1819–1829 Italy and after
Two long visits to Italy – to Venice, Rome and Naples (1819–20) and Rome (1828–9) – frame this section. In the intervening years Turner visited France (repeatedly from 1821), Belgium, Luxembourg and Germany (1824), and the Netherlands (1825). These tours are documented in sketchbooks, often in small pencil sketches, but the first Italian tour occasioned notable colour studies as well, in both watercolour and gouache.
Further sketchbooks and works on paper record George IV’s visit to Edinburgh (1822), of which Turner started a series of pictures. His more intimate social life is revealed in sketches made during stays at East Cowes Castle, Isle of Wight (1827) and Petworth, Sussex (1827, 1828), in which he experimented with different papers and media. Highlights of the collection are sketches of interiors, parkland and society at Petworth made in gouache on small sheets of blue paper, for pure pleasure as a private record.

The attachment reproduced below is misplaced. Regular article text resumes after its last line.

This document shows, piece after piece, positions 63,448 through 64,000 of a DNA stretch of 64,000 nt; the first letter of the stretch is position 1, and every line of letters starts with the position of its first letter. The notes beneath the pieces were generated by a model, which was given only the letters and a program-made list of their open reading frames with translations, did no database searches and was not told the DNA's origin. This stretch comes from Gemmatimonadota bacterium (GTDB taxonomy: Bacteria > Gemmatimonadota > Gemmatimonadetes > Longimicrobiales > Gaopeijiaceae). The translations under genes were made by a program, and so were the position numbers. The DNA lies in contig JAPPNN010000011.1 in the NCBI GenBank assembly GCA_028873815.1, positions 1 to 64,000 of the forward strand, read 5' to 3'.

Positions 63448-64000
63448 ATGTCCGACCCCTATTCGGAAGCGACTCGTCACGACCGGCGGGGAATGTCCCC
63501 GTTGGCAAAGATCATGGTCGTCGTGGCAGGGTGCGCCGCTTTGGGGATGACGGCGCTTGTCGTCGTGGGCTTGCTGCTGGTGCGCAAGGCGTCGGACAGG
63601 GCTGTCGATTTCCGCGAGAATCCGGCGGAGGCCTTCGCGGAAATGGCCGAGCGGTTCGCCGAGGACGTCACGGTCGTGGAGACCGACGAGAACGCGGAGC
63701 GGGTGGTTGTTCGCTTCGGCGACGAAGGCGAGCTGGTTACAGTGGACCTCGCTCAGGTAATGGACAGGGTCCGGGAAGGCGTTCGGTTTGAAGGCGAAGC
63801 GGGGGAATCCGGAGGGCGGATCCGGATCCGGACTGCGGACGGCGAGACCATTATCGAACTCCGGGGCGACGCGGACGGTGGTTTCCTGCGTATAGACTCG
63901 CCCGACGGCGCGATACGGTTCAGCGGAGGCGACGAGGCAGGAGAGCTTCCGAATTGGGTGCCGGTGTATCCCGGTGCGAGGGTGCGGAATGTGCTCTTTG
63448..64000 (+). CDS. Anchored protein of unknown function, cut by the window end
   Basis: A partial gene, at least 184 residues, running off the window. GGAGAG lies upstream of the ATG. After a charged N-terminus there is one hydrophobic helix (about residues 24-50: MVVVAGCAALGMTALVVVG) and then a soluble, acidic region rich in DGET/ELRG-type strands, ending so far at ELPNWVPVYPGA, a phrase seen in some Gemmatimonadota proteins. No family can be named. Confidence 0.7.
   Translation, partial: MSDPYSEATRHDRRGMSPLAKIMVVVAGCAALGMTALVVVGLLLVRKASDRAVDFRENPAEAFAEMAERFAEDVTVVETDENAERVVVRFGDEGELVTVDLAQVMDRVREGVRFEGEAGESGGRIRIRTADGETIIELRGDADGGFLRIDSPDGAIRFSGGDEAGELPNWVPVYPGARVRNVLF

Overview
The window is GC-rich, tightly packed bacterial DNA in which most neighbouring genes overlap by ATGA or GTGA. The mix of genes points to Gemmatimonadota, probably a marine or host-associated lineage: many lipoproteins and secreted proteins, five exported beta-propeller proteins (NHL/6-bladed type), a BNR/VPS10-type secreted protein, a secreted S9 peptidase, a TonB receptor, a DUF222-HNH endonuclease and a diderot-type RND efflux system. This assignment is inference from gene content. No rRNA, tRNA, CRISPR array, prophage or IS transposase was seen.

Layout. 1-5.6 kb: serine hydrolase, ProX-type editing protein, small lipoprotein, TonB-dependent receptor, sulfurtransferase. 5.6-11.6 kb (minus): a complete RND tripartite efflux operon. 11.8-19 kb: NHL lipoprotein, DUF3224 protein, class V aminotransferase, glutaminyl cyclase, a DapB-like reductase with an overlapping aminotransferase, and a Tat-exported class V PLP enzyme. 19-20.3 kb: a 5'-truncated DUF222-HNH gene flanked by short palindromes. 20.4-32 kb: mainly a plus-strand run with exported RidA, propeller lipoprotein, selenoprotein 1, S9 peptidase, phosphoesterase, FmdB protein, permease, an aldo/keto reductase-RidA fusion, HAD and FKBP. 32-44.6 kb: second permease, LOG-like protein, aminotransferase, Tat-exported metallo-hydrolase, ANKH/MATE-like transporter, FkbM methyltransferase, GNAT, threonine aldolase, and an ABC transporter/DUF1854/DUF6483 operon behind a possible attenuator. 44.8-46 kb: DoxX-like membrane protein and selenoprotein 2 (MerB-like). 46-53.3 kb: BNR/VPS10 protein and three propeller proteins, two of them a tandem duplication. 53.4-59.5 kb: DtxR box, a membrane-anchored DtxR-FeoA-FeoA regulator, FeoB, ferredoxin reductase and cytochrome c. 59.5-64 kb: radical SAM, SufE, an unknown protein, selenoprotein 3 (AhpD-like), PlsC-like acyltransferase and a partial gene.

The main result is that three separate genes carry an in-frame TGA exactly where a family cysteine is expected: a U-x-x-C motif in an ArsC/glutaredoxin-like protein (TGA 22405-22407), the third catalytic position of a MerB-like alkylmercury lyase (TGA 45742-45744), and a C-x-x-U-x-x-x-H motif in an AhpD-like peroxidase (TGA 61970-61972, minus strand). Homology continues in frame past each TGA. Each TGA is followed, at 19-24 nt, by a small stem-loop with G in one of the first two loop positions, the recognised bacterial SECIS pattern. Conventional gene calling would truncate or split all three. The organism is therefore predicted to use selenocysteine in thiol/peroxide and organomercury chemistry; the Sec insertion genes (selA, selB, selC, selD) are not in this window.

In contrast to these quick, personal impressions, topographical subjects made for engraving such as Rivers and Ports of England, larger Marine Views and the first designs for Picturesque Views in England and Wales are made in watercolour, with a wealth of detail on an expansive scale. From late in this decade is a series of concise watercolour vignettes made c.1826–7 for an illustrated edition of Samuel Rogers’s poem Italy (1830).
How to cite
‘1819–1829 Italy and after’, in David Blayney Brown (ed.), J.M.W. Turner: Sketchbooks, Drawings and Watercolours, December 2012, http://tate